Jezik / Language:
4 February 2016

Witness Identifies Stojan Odak as Brutally Abusive Guard at VIZ Prison

Nedim Hasic BIRN BIH Sarajevo

Testifying at the trial of seven former managers and guards at the VIZ prison in Ljubuski, a state prosecution witness identified defendant Stojan Odak as one of the members of the “Jastrebovi,” who mistreated and beat prisoners whenever they could.

Stojan Odak, Ivan “Ivica” Kraljevic, Mate Jelcic, Slavko Skender, Vice Bebek, Vinko Radisic and Dragan Milos have been charged with participating in crimes committed in the VIZ military investigative prison in Ljubuski from late April 1993 to March 1994.

According to the state prosecution’s charges, Kraljevic, Jelcic and Skender were managers of the VIZ facility at various times from September 1993 to March 1994. The other defendants were guards. More than 100 detained Bosniak civilians and prisoners of war were detained in the facility, where they were held in inhumane conditions and mistreated. They were given very little food and were taken to various locations to perform forced labour.

A protected witness known as S-1 testified at today’s hearing. He said he was brought to the VIZ prison in Ljubuski after Croatian Defense Council soldiers captured him in Mostar.

“Stole and Nedo were the worst [guards] of all. The two of them were the key problem for all the prisoners in Ljubuski,” S-1 said.

He said Ivica Kraljevic, whom he had known from before, told him in his office that he would be in charge as of that day. S-1 said he was brutally tortured in his office.

“Kraljevic and three more people were in the office. Ivica went out and told them to get the job done. Two of them connected me to a battery with wires. They held up my head, filled my ears with water and connected the wires. The pain was horrible. I think the water in my ears was boiling,” S-1 said.

S-1 said he spoke to Kraljevic several times.

“He asked me if he could do anything for me. I asked for a cigarette. He gave me one, but he didn’t give me matches. He didn’t want me to set myself on fire, he said and left. He would take me into his office, sit opposite to me and keep quiet for half an hour. They would return me to the cell after that,” S-1 said.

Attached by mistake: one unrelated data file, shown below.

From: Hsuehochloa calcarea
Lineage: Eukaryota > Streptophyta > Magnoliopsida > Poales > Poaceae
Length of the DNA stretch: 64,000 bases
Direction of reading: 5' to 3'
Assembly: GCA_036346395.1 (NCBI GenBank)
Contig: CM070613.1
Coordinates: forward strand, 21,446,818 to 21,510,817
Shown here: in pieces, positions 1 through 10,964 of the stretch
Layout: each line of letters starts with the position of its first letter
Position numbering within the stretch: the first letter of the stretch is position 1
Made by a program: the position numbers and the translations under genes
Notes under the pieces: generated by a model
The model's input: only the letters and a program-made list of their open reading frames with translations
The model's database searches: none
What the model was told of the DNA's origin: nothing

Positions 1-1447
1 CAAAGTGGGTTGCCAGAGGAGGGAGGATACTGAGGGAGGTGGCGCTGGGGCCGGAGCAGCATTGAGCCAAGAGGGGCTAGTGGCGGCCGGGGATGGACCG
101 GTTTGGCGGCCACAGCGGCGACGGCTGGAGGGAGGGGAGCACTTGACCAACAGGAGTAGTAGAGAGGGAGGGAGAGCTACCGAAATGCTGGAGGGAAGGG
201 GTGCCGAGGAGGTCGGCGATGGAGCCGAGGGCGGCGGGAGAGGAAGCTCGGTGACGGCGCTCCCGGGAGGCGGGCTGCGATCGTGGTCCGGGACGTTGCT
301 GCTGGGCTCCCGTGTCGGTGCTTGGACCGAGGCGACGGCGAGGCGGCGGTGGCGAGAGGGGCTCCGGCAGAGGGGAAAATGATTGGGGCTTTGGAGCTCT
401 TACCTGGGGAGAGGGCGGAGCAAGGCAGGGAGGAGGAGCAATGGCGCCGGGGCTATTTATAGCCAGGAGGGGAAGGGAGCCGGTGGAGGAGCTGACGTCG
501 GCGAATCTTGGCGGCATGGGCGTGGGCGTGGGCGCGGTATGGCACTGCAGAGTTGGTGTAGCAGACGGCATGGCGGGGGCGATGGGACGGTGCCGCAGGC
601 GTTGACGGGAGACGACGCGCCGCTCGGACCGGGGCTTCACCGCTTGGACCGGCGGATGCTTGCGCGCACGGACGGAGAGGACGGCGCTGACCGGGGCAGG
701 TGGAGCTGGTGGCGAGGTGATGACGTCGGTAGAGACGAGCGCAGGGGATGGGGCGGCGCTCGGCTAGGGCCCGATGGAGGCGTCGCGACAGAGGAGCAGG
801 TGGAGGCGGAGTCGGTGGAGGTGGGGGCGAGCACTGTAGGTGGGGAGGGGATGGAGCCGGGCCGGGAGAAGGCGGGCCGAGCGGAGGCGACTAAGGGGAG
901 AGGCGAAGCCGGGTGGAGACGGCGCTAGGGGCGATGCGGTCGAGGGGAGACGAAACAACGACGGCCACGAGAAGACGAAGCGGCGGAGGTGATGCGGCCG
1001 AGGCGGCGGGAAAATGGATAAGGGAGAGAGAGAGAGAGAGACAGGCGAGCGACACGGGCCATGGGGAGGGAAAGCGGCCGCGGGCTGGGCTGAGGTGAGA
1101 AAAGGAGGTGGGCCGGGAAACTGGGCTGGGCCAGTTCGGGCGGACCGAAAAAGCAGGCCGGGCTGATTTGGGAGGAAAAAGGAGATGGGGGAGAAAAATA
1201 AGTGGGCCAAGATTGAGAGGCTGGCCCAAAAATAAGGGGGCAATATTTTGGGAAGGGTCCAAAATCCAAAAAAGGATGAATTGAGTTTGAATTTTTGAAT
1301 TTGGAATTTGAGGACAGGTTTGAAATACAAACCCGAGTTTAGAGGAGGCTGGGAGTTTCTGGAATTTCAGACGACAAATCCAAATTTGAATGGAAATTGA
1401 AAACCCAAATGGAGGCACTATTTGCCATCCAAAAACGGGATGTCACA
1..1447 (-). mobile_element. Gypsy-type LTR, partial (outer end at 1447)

Describing the conditions in the prison as terrible, S-1 said the prisoners had to defecate in bags. He also said there was no water and that mice walked over their heads.

“My genital area became infected with worms. I didn’t drink water so I had no water to clean it somehow,” he said.

He said he was mistreated every day of his detention.

“Stole, Nedo and a guy named Santic were the worst. Odak was like a mad dog. Whenever he saw me, he hit me. He ordered us to leave the cell, get some water, spill urine out of bottles and come back in 11 seconds,” S-1 said.

He said Odak also kicked and hit him when he was forced to collect cigarette stubs in the yard.

Odak’s defense attorney said S-1 had said in previous statements that he didn’t know Odak’s full name.

“I didn’t know them before. I only knew their nicknames while I was in the prison. People told me who they were later on,” S-1 explained. He pointed to Odak in the courtroom and said that he was “Stole.”

S-1 also described what guards “Nedo” and “Stole” did to two detainees, who are also protected prosecution witnesses in the case.

“They were in the cell next to mine. I heard everything. I’m ashamed to describe what they did to them. Men do not do such things to each other unless they are forced to do so,” S-1 said.

S-1 said conditions in the prison improved when Slavko Skender was appointed as the new manager.

“There was one good person in that horrible situation, Dragan Milos. He protected us. We fasted and wanted to stop because we found out we would be beaten because of that. We started eating, but that made Stole and the others mand. Milos saved us from death,” he said.

The trial will continue on February 18.

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